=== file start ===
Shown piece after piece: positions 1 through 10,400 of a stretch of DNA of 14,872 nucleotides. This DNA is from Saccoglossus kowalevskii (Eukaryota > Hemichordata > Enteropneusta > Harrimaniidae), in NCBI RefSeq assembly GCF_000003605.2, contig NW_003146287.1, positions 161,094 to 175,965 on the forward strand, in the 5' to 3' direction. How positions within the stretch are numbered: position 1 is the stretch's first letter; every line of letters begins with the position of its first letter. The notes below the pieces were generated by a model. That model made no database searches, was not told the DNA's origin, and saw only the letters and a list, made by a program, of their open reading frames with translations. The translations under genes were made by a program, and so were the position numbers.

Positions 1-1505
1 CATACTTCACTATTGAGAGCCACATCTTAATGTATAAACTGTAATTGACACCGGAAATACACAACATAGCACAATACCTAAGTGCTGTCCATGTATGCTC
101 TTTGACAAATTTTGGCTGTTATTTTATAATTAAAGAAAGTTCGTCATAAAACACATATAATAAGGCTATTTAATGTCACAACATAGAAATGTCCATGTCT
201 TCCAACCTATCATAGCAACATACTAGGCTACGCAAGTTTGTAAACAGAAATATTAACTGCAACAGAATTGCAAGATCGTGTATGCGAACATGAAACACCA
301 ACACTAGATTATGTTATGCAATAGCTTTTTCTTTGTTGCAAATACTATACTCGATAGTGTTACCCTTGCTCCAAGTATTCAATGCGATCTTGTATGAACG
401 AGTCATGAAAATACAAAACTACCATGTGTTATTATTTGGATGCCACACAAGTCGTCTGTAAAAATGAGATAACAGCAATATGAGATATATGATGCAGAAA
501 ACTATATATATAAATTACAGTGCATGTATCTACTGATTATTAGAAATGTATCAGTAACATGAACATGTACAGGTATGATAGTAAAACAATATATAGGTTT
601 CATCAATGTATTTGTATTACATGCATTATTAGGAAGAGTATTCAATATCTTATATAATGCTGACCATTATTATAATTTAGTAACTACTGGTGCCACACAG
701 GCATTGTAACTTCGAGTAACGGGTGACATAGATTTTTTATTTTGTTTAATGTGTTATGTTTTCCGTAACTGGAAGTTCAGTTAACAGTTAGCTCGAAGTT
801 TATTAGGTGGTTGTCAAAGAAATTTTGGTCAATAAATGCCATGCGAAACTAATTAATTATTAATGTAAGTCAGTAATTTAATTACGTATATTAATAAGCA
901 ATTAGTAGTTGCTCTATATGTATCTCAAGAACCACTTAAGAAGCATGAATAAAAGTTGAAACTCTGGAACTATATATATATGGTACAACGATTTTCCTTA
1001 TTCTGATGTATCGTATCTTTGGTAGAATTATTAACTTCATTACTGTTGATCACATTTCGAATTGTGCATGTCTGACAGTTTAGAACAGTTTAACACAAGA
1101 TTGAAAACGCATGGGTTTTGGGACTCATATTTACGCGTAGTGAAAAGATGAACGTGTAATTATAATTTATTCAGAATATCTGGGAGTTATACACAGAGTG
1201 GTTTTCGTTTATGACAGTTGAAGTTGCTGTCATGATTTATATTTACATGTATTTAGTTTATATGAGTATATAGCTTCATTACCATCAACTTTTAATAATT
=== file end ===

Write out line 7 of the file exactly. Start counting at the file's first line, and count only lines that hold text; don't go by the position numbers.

401 AGTCATGAAAATACAAAACTACCATGTGTTATTATTTGGATGCCACACAAGTCGTCTGTAAAAATGAGATAACAGCAATATGAGATATATGATGCAGAAA